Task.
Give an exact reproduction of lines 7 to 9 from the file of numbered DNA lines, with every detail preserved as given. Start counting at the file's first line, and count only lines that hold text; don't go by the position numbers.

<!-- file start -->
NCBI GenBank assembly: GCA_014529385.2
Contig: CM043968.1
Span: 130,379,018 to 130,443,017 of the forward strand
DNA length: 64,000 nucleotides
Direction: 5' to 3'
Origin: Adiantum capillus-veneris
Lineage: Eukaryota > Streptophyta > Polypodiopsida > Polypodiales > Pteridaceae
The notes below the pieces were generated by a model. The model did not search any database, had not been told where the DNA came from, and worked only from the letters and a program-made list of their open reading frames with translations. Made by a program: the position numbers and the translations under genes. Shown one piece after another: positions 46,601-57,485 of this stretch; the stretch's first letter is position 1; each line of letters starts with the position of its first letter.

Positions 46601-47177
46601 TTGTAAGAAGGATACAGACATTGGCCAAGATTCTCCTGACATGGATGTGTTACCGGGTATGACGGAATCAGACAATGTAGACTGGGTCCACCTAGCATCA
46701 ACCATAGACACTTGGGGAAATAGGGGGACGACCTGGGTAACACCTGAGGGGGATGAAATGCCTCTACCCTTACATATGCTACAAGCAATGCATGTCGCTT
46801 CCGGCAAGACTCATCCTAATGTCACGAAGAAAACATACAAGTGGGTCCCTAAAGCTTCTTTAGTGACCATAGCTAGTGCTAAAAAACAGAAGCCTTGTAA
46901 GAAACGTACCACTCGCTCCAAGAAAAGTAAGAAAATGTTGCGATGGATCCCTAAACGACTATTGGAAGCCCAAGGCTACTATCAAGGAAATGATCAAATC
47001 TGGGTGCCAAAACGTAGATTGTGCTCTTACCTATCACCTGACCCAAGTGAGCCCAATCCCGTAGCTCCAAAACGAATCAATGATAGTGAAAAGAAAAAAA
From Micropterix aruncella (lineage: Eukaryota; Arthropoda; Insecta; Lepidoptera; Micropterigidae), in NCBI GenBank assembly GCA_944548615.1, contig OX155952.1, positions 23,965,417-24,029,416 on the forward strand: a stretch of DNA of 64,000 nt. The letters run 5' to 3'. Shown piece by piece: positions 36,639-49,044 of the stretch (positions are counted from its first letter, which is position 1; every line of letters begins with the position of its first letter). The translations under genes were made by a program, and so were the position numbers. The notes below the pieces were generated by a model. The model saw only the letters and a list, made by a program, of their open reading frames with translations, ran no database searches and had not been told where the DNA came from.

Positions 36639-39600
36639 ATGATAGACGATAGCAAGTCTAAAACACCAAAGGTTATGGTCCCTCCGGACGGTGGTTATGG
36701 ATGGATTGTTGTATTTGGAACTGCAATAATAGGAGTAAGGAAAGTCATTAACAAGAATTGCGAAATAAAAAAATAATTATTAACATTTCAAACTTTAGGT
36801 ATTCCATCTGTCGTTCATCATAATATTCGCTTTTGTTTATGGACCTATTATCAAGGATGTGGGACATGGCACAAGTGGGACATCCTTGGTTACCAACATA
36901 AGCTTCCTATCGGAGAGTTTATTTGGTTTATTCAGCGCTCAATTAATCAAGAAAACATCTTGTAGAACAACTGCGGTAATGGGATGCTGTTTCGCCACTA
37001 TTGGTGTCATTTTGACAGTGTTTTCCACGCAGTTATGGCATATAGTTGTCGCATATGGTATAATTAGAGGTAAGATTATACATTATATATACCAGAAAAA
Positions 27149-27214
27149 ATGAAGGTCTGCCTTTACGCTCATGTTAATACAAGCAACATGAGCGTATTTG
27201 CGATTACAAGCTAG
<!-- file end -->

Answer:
Lineage: Eukaryota > Streptophyta > Polypodiopsida > Polypodiales > Pteridaceae
The notes below the pieces were generated by a model. The model did not search any database, had not been told where the DNA came from, and worked only from the letters and a program-made list of their open reading frames with translations. Made by a program: the position numbers and the translations under genes. Shown one piece after another: positions 46,601-57,485 of this stretch; the stretch's first letter is position 1; each line of letters starts with the position of its first letter.

Positions 46601-47177